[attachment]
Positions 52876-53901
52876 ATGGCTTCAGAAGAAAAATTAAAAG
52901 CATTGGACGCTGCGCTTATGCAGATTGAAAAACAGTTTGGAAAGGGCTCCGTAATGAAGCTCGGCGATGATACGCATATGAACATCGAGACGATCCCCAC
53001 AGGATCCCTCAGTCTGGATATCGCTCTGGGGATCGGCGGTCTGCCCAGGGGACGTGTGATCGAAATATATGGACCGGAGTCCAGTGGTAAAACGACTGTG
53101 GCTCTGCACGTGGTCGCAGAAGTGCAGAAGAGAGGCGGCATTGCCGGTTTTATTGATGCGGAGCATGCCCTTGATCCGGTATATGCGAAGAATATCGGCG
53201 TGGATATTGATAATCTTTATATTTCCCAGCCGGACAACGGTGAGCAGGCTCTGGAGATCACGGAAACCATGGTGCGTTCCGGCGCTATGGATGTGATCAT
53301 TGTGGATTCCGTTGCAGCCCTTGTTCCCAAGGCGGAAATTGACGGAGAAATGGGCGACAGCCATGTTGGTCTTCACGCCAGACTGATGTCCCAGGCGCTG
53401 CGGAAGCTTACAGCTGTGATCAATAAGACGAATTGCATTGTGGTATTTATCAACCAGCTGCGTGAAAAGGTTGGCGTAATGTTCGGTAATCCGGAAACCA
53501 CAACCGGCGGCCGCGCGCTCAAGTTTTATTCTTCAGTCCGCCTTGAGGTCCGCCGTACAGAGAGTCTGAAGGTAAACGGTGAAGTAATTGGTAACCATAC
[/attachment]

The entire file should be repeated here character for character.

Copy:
Positions 52876-53901
52876 ATGGCTTCAGAAGAAAAATTAAAAG
52901 CATTGGACGCTGCGCTTATGCAGATTGAAAAACAGTTTGGAAAGGGCTCCGTAATGAAGCTCGGCGATGATACGCATATGAACATCGAGACGATCCCCAC
53001 AGGATCCCTCAGTCTGGATATCGCTCTGGGGATCGGCGGTCTGCCCAGGGGACGTGTGATCGAAATATATGGACCGGAGTCCAGTGGTAAAACGACTGTG
53101 GCTCTGCACGTGGTCGCAGAAGTGCAGAAGAGAGGCGGCATTGCCGGTTTTATTGATGCGGAGCATGCCCTTGATCCGGTATATGCGAAGAATATCGGCG
53201 TGGATATTGATAATCTTTATATTTCCCAGCCGGACAACGGTGAGCAGGCTCTGGAGATCACGGAAACCATGGTGCGTTCCGGCGCTATGGATGTGATCAT
53301 TGTGGATTCCGTTGCAGCCCTTGTTCCCAAGGCGGAAATTGACGGAGAAATGGGCGACAGCCATGTTGGTCTTCACGCCAGACTGATGTCCCAGGCGCTG
53401 CGGAAGCTTACAGCTGTGATCAATAAGACGAATTGCATTGTGGTATTTATCAACCAGCTGCGTGAAAAGGTTGGCGTAATGTTCGGTAATCCGGAAACCA
53501 CAACCGGCGGCCGCGCGCTCAAGTTTTATTCTTCAGTCCGCCTTGAGGTCCGCCGTACAGAGAGTCTGAAGGTAAACGGTGAAGTAATTGGTAACCATAC